Game of Thrones: Here's what Jaime Lannister thought when he saw Bran
[Warning: Contains a spoiler from the end of the GoT season 8 premiere "Winterfell"]
Who's the man under the hood?
Just when you almost forgot about Jaime Lannister amid all the high drama at Winterfell in the premiere of Game of Thrones season 8, along comes Kingslayer, having snuck unnoticed into the castle courtyard, ready to make good on his noble promise to "fight for the living."
Then Jaime gets a huge surprise: Across the courtyard, waiting for him, is the boy he once shoved out of a window all those years ago, helping instigate the fighting between the Lannisters and the Starks. It's the perfect ending to the first episode of the final season, a direct callback to the last scene of the show's pilot.
For actor Nikolaj Coster-Waldau, the nonverbal face off required portraying a complex mix of emotions in rapid succession. Below, the actor breaks down exactly what was going through Jaime's mind as he stared at Bran Stark.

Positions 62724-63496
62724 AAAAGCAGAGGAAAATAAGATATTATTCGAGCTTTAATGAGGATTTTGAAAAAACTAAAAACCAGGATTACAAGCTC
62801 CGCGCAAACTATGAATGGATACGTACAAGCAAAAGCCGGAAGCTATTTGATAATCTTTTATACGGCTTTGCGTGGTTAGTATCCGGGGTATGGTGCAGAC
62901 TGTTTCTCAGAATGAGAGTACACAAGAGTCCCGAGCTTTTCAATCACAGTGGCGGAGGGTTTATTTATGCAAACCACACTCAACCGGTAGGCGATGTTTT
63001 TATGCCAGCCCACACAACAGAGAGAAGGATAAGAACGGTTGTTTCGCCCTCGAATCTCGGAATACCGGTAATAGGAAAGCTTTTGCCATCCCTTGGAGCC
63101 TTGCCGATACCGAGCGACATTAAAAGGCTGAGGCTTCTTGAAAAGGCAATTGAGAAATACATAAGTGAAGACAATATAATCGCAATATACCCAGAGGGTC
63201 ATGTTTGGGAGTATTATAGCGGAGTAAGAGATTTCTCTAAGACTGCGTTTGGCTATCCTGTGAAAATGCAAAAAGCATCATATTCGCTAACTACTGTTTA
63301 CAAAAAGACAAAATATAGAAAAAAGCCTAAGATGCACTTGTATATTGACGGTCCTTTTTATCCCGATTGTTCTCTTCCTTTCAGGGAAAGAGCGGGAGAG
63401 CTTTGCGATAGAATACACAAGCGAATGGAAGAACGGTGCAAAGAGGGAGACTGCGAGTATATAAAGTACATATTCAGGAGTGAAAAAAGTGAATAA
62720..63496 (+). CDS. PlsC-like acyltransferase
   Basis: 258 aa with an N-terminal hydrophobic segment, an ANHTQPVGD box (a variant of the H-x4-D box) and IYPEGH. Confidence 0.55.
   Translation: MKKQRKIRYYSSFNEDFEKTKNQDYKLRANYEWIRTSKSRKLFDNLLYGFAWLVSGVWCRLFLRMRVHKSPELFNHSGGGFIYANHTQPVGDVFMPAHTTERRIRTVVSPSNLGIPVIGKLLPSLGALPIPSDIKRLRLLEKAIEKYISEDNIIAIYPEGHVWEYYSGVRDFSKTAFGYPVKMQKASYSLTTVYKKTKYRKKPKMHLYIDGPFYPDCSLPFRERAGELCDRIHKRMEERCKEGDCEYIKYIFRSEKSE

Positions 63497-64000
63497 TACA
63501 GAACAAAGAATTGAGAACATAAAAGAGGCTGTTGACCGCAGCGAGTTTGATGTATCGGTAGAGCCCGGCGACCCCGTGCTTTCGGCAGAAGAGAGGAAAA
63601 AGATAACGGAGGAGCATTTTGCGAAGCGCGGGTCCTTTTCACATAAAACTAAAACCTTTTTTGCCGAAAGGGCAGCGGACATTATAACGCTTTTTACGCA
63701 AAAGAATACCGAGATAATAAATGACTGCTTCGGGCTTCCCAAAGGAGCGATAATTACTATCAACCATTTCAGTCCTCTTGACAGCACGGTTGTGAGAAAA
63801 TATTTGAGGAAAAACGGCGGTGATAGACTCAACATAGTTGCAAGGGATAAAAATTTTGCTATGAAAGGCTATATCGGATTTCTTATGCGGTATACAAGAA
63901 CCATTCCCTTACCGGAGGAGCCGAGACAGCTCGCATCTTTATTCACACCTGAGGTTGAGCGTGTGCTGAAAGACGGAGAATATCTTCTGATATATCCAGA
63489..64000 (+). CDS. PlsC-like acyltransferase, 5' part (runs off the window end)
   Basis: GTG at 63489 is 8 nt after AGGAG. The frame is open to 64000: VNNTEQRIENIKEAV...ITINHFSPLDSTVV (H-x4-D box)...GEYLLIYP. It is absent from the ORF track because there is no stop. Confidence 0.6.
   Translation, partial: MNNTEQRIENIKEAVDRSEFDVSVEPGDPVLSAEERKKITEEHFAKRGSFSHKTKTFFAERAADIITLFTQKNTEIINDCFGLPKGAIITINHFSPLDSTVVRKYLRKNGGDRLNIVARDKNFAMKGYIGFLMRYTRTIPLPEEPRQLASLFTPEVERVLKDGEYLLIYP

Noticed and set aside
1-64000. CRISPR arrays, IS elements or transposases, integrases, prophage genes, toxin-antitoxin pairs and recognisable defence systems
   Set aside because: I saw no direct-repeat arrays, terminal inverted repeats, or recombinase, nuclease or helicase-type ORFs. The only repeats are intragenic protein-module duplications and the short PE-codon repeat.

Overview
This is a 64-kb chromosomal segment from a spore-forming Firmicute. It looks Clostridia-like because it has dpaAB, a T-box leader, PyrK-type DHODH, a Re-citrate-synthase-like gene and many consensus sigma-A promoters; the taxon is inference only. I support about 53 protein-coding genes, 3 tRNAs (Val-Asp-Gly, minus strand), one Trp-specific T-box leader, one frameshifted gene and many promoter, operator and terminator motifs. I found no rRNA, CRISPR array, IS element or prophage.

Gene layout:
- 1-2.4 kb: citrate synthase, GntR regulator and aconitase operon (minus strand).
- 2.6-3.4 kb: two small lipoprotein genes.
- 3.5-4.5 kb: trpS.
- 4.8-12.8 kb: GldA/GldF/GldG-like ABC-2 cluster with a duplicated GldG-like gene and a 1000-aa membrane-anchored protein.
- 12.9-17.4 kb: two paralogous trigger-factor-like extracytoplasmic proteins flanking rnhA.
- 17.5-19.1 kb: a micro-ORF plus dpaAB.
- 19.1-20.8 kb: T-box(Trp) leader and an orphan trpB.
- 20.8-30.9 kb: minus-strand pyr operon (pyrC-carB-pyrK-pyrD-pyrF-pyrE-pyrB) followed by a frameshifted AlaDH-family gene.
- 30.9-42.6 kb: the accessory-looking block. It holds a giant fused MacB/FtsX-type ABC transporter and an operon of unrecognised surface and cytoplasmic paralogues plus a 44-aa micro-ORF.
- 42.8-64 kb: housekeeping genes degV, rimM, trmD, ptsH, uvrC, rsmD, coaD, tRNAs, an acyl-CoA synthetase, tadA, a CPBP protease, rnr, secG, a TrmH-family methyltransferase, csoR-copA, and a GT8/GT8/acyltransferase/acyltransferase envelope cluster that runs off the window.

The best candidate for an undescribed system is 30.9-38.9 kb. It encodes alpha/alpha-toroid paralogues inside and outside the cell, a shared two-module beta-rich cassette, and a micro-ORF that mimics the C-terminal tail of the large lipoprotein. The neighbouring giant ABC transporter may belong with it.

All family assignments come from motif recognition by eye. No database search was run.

"First of all, I don't think wheelchairs are a normal thing in Westeros," Coster-Waldau says. "I think it's like: 'What the hell?' and then, 'Oh my god, that's the kid.' I think he knows Bran didn't die, but he doesn't expect to meet him."
"His mission changes once again," Coster-Waldau says. "It goes from: 'I know my brother Tyrion is there and I'm going to fight the good fight' to 'I'm in deep sh– now.' Because this is the Lord of Winterfell that I tried to kill and I'm sure he wants revenge. That's what Jaime expects."
Of course, Bran is now the all-seeing Three Eyed Raven, so who knows what Bran wants with Jaime, but he clearly was waiting for his arrival for some yet-to-be-revealed reason. We'll see the outcome of their reunion in the second episode of season 8 next week. And, of course, there's also Daenerys' reaction to consider — Jaime killed her father, after all. In the meantime, Coster-Waldau noted there's another person he'll presumably see again too — Brienne of Tarth. And how does he feel about that?
"For Jaime, he would assume she would be there," he said. "I don't think that was the reason he went. They've both been very good at compartmentalizing whatever feelings they have for each other."
The actor also offered some thoughts about the final season as a whole. "I don't think [showrunners David Benioff and D.B. Weiss] could have done it any better," he shares. "It makes sense and there's a logic to it without it being obvious at all. There are also great moments of surprise."
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HBO's epic fantasy drama based on George R.R. Martin's novel series A Song of Ice and Fire.